A Charleston County, South Carolina, man has sued the state lottery for fraud, claiming false advertising caused him to buy scratch-off lottery tickets for prizes already claimed.
Pete Cuming filed the lawsuit one week after a state audit revealed the lottery, in a single year, sold nearly $20 million worth of tickets in 16 scratch-off games after all the contests' top prizes were awarded. His lawyers are seeking class action status, saying the millions of dollars represent thousands of misled ticket buyers.
"In essence, a player is led to believe that he or she has the chance to win the top prize advertised even though he or she does not," the lawsuit said.
Attorney David Haller of Mount Pleasant called Cuming a routine scratch-off player but declined to say how much his client had spent on the games. The issue, he said, is that Cuming and others purchase tickets in hopes of winning an advertised top prize that no longer exists.
Ernie Passailaigue, the lottery's executive director, declined Thursday to talk about the lawsuit, except to say, "We intend to show up in court and defend the lawsuit vigorously." He and the Lottery Commission's six members are named in the suit, filed Dec. 22 in Richland County, where the lottery is headquartered.
Barbara Pate, an employee of an Exxon gas station in Columbia which sold the state's first scratch-off tickets in January 2002, called Cuming's lawsuit "ridiculous." She said customers at her store spend up to several hundred dollars at a time on scratch-off tickets, sometimes buying an entire roll of $10 tickets because those pay out the most.
"He didn't have to buy the tickets," Pate said.
Haller acknowledged those playing are entitled to buy or not buy lottery tickets. But their decisions should be based on accurate information, he said.
"They're not getting a fair shot to make an informed decision," he said.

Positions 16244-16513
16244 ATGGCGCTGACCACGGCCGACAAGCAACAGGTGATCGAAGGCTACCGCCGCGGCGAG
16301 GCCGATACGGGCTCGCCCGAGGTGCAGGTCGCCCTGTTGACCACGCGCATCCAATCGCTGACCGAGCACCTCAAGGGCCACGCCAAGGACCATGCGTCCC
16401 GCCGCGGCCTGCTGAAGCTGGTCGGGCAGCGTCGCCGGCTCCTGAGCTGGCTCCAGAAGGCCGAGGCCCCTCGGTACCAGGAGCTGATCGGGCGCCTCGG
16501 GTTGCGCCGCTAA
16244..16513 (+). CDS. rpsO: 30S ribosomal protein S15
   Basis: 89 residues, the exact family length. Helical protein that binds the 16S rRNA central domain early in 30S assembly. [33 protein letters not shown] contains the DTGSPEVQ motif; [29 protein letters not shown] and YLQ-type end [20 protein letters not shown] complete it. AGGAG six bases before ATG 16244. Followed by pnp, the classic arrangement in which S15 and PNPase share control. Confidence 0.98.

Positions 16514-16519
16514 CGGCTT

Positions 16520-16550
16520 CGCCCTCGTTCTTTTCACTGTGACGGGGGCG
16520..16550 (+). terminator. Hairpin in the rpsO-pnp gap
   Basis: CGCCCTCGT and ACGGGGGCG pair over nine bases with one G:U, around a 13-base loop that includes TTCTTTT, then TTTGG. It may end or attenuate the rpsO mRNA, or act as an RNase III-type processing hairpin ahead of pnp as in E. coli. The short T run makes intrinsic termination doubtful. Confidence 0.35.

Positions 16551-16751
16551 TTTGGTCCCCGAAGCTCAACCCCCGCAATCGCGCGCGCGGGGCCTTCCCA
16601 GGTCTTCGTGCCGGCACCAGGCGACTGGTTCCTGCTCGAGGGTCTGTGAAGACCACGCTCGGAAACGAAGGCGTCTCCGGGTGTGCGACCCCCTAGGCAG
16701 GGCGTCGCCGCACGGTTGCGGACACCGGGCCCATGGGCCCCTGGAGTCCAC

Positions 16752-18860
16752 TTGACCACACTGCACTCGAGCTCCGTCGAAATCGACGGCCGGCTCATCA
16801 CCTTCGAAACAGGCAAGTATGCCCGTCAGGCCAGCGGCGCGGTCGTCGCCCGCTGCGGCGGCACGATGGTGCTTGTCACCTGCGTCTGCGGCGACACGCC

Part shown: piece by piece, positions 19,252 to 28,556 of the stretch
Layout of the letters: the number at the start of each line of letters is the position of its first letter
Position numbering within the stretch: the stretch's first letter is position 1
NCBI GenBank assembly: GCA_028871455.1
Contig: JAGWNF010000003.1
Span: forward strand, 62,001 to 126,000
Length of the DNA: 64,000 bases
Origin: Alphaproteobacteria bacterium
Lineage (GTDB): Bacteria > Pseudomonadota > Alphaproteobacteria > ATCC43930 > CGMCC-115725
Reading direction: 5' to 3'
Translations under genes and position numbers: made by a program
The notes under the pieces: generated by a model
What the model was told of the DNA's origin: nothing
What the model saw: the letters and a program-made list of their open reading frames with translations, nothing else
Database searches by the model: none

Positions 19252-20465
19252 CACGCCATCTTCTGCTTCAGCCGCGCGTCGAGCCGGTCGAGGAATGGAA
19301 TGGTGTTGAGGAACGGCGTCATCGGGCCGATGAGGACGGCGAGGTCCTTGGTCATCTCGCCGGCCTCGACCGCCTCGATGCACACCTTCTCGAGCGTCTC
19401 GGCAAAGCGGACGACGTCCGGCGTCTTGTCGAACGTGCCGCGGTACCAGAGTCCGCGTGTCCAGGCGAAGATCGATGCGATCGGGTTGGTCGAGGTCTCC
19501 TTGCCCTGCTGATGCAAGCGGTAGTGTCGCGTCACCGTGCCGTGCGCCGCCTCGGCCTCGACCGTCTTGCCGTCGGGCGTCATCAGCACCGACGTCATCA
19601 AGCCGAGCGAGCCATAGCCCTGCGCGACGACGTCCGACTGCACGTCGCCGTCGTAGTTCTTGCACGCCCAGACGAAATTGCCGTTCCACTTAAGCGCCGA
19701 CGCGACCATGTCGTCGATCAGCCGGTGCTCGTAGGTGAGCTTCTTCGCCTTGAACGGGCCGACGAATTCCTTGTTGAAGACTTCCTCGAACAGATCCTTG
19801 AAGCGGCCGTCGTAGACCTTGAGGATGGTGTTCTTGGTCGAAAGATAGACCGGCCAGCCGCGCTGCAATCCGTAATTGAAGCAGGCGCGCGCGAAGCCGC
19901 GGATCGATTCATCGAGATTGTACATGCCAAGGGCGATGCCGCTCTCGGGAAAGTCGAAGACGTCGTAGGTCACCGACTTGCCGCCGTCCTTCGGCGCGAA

Each week, the lottery updates online the total prize money and top prizes left in its instant games. But prizes are often claimed and unavailable within each seven-day update, and no one knows, Haller said. Also, he said, many who play the scratch-off games don't have access to the lottery's Web site.
When the Legislative Audit Council released the lottery audit Dec. 15, Lottery Commission Chairman John C.B. Smith Jr. called the scratch-off findings no big deal.
"We have a rich lower-tier prize structure, and we find that most players are playing the scratch off games for the lower-tier prizes," he said then.
But state Sen. Greg Ryberg, R-Aiken, said that's not an adequate response, since the state continues to promote games based on the most they pay out. He said the lottery should immediately notify retailers when someone claims the top prizes and require they stop selling those tickets, as lotteries in California and Virginia do.
"If we're knowingly selling tickets for prizes people have no chance of winning, it actually borders on criminal," said Ryberg, who added he's never liked the lottery.
"But this is absolutely a new low," he said. "How can we do this to our own people?"
Ryberg is a candidate for state treasurer.
A hearing on the suit was scheduled Friday in Columbia. Cuming's attorneys were asking for a temporary order that would force the state to stop selling tickets for games advertised for more than what's possible to win.
But the state on Thursday moved the case to federal court, which canceled the hearing.
Ryberg called that a mistake.
"I don't see how a state agency can move this to federal court," he said. "This is the state's business and the state courts ought to handle it."
Haller said other lottery players called his Mount Pleasant office nonstop Thursday, after The (Charleston) Post and Courier first reported the lawsuit. Cuming's other attorneys are Lawrence Richter Jr., also of Mount Pleasant, and Dick Harpootlian, the former state Democratic Party chairman who worked to make the lottery legal.